Muriel McDonald, Watchful Crow Arts
Shop Muriel's work here.
There's something so charming and disarming about Muriel's photo collages. She is a self-proclaimed "outsider artist," which means she is self-taught and working outside the constraints of the established cultural art scene. If, like us, you have an inexplicable love affair with animals dressed up in clothing, you'll be sucked right into Muriel's work! I love how she uses a very formal portrait style from another era to situate her animals. They look like they really belong in long gowns and sporting bowler hats. But there's something else besides humor in these pieces. I think the absurdity of seeing the animals in human settings helps us laugh at the absurdity of our own man-made cultural norms.
Hope you enjoy these artists as much as we do! Let us know what you think or if you have any of your own favorite artists working in mixed media photography, please do share!
Last month, we found a vintage brass pin that read "Library Club," perfectly fitting for our "Bookish" theme. We thought it was pretty sweet and decided to create one out of felt that you could make using our template or buy one, ready-made from us. We love wearing quirky little accessories...it feels like you've got a private joke going on between you and yourself all day long.
Our library pin gave us the idea that we'd get a kick out of making a few more "club" badges. Because let's face it, as an adult, it's collecting those iron-on patches that's the best part about being a Girl Scout. This one doesn't actually say "Photography Club" but when you sport this little camera, we think it'll be clear you'll have earned your membership as an LYC Shutterbug.
DIY or BIY Here!
- Felt (4 Contrasting Colors)
- Printable Pattern
- Small Hole Punch
- Craft Glue
- Thread & Needle
- Pin Back
- Gather your materials.
- Cut out felt pieces using pattern.
- Glue felt pieces together except for Piece A.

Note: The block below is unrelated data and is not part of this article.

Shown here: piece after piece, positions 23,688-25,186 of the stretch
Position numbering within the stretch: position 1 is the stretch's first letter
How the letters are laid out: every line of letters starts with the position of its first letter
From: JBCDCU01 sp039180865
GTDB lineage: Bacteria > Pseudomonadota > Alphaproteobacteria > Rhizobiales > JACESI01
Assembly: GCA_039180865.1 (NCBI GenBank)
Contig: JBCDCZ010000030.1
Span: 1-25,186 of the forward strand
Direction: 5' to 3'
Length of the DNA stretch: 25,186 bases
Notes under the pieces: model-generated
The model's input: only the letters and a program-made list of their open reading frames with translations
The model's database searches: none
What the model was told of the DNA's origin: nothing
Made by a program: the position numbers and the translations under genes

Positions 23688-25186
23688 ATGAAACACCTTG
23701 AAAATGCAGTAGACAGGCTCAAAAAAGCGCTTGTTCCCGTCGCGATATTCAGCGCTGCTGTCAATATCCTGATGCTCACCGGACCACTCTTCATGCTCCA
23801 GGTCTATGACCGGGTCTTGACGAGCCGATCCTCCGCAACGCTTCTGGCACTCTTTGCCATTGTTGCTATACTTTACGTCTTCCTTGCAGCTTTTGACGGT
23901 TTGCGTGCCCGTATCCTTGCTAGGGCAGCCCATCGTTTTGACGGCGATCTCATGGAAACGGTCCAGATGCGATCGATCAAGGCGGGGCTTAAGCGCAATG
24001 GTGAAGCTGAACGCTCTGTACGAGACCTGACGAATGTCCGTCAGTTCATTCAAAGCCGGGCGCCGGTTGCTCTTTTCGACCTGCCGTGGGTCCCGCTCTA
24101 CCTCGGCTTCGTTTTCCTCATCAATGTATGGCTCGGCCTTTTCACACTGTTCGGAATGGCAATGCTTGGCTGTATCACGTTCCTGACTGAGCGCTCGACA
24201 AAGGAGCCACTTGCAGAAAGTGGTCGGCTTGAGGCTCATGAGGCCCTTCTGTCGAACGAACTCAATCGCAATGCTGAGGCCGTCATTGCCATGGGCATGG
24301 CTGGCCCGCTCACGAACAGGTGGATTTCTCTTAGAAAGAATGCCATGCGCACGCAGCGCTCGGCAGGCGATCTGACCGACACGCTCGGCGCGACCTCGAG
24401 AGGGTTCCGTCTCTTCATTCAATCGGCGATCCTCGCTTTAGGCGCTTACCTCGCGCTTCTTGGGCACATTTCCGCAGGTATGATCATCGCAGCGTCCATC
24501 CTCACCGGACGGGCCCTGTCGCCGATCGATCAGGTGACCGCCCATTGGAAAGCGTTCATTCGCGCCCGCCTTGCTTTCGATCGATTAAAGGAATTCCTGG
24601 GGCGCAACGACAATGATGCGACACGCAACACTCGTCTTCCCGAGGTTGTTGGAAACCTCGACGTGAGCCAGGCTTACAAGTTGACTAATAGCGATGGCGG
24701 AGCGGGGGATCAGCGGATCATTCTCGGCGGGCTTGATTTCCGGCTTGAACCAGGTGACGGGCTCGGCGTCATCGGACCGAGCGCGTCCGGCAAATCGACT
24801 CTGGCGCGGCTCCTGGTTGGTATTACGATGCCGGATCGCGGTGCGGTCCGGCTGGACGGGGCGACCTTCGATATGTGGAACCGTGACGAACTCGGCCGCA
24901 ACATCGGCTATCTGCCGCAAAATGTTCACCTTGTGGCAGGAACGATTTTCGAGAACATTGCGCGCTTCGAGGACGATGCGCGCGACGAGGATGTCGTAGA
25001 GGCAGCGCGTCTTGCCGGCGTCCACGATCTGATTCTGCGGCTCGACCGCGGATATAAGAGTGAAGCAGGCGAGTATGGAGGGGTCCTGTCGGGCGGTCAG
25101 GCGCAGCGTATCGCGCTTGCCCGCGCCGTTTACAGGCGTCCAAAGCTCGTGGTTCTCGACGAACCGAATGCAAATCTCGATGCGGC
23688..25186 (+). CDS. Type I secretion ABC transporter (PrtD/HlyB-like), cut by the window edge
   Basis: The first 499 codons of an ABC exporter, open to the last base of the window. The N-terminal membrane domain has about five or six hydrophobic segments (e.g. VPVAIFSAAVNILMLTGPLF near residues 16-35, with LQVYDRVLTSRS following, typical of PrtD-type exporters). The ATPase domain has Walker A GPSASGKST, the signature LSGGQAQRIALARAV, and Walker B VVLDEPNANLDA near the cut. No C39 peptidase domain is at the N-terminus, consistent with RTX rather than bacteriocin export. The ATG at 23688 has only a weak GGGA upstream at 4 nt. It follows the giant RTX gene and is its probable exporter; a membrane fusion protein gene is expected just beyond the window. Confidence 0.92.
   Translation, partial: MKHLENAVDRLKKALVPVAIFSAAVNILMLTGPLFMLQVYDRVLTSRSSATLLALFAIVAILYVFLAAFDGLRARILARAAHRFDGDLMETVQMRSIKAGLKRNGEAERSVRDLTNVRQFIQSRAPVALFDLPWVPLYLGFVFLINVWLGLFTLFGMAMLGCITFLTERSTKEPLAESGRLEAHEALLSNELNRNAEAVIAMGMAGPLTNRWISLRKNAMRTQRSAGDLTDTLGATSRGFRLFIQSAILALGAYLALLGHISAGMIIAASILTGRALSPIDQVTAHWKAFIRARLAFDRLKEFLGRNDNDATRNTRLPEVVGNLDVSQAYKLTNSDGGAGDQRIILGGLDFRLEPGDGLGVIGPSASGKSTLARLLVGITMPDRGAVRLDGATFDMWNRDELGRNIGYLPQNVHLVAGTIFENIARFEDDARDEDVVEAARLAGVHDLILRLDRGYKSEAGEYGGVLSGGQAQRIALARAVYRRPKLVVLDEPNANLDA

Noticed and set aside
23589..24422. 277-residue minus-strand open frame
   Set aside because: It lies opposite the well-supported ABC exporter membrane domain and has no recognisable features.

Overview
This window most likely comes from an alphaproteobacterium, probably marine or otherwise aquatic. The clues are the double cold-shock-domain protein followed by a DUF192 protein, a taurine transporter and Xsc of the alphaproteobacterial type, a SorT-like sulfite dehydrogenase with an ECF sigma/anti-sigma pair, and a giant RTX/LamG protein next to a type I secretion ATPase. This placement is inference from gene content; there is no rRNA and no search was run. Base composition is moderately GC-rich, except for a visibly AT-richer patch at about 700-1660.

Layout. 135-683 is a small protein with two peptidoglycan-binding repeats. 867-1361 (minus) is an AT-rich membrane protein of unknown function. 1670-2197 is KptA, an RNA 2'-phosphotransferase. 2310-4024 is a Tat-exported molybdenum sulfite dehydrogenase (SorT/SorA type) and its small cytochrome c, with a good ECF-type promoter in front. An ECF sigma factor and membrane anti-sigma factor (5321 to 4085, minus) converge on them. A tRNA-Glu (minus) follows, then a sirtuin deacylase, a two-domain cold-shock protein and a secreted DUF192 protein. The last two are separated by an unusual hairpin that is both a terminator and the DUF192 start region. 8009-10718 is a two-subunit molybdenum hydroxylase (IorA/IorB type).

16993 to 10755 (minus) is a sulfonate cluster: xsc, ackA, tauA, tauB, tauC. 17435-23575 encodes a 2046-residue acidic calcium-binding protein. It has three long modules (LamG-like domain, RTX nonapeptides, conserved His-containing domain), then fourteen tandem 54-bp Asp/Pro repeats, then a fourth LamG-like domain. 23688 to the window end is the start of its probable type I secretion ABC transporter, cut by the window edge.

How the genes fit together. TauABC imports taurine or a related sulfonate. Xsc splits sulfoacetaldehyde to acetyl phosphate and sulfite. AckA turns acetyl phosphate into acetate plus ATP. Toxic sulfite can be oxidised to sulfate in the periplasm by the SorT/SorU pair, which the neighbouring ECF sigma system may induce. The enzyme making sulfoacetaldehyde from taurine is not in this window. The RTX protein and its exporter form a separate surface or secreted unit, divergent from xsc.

- Whip stitch around pieces A, D, and G using contrasting thread.
- Stitch piece A to back using a whip stitch around entire piece.
- Sew pin to back.
We thought it might be helpful if we reviewed our how-to faves at the beginning of our month long excursion into photography. We really want you to feel inspired, compelled and empowered to take the kind of photos of your daily life that you love seeing whenever you are home. Here are four of the best we've found.
A Beautiful Mess Photo Idea Book
by Elsie Larson and Emma Chapman
"A Beautiful Mess Photo Idea Book" will inspire you to take photos like someone who has fallen desperately in love with their camera! The book is reflective of the vibrant blog that it comes from, also called "A Beautiful Mess," brought to you by sisters Elsie Larson and Emma Chapman. Your copy will quickly have little stickies coming out all over the place because it's jam packed with idea after idea that you'll be itching to try. It offers ideas ranging from creating backgrounds and props, to displaying your masterpieces beyond that ugly frame you bought at your local drugstore. What's really interesting is how these ladies present the more technical stuff like lighting and depth of field. Instead of just explaining those terms, they talk about them in the context of particular projects you might want to tackle. Their photos alone are enough to get you snapping away but the writing makes the book truly accessible to anyone. You'll come away with a do-able list of ideas that you can try right away, probably making you break out into Broadway show tunes with all of the success you're going to have. This book makes me that giddy!